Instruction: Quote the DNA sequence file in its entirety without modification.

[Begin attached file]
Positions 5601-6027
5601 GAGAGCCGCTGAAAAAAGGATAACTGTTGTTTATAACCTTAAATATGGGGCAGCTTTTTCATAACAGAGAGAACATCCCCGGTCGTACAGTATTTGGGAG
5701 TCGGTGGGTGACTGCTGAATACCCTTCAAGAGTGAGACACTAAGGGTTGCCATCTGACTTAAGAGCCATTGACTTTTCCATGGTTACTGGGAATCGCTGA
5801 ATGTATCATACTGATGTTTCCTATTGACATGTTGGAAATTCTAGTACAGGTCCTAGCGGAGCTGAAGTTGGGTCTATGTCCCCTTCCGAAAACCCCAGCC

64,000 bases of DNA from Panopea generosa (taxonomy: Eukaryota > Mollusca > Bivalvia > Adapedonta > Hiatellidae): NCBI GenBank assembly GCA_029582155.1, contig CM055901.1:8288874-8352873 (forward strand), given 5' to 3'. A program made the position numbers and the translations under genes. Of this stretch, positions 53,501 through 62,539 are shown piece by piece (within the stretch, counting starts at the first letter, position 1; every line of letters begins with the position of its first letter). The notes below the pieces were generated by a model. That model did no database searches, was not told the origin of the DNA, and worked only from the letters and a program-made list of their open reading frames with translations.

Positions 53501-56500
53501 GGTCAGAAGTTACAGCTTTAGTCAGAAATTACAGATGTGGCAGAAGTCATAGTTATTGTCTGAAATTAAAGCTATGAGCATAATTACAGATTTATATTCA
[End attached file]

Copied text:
Positions 5601-6027
5601 GAGAGCCGCTGAAAAAAGGATAACTGTTGTTTATAACCTTAAATATGGGGCAGCTTTTTCATAACAGAGAGAACATCCCCGGTCGTACAGTATTTGGGAG
5701 TCGGTGGGTGACTGCTGAATACCCTTCAAGAGTGAGACACTAAGGGTTGCCATCTGACTTAAGAGCCATTGACTTTTCCATGGTTACTGGGAATCGCTGA
5801 ATGTATCATACTGATGTTTCCTATTGACATGTTGGAAATTCTAGTACAGGTCCTAGCGGAGCTGAAGTTGGGTCTATGTCCCCTTCCGAAAACCCCAGCC

64,000 bases of DNA from Panopea generosa (taxonomy: Eukaryota > Mollusca > Bivalvia > Adapedonta > Hiatellidae): NCBI GenBank assembly GCA_029582155.1, contig CM055901.1:8288874-8352873 (forward strand), given 5' to 3'. A program made the position numbers and the translations under genes. Of this stretch, positions 53,501 through 62,539 are shown piece by piece (within the stretch, counting starts at the first letter, position 1; every line of letters begins with the position of its first letter). The notes below the pieces were generated by a model. That model did no database searches, was not told the origin of the DNA, and worked only from the letters and a program-made list of their open reading frames with translations.

Positions 53501-56500
53501 GGTCAGAAGTTACAGCTTTAGTCAGAAATTACAGATGTGGCAGAAGTCATAGTTATTGTCTGAAATTAAAGCTATGAGCATAATTACAGATTTATATTCA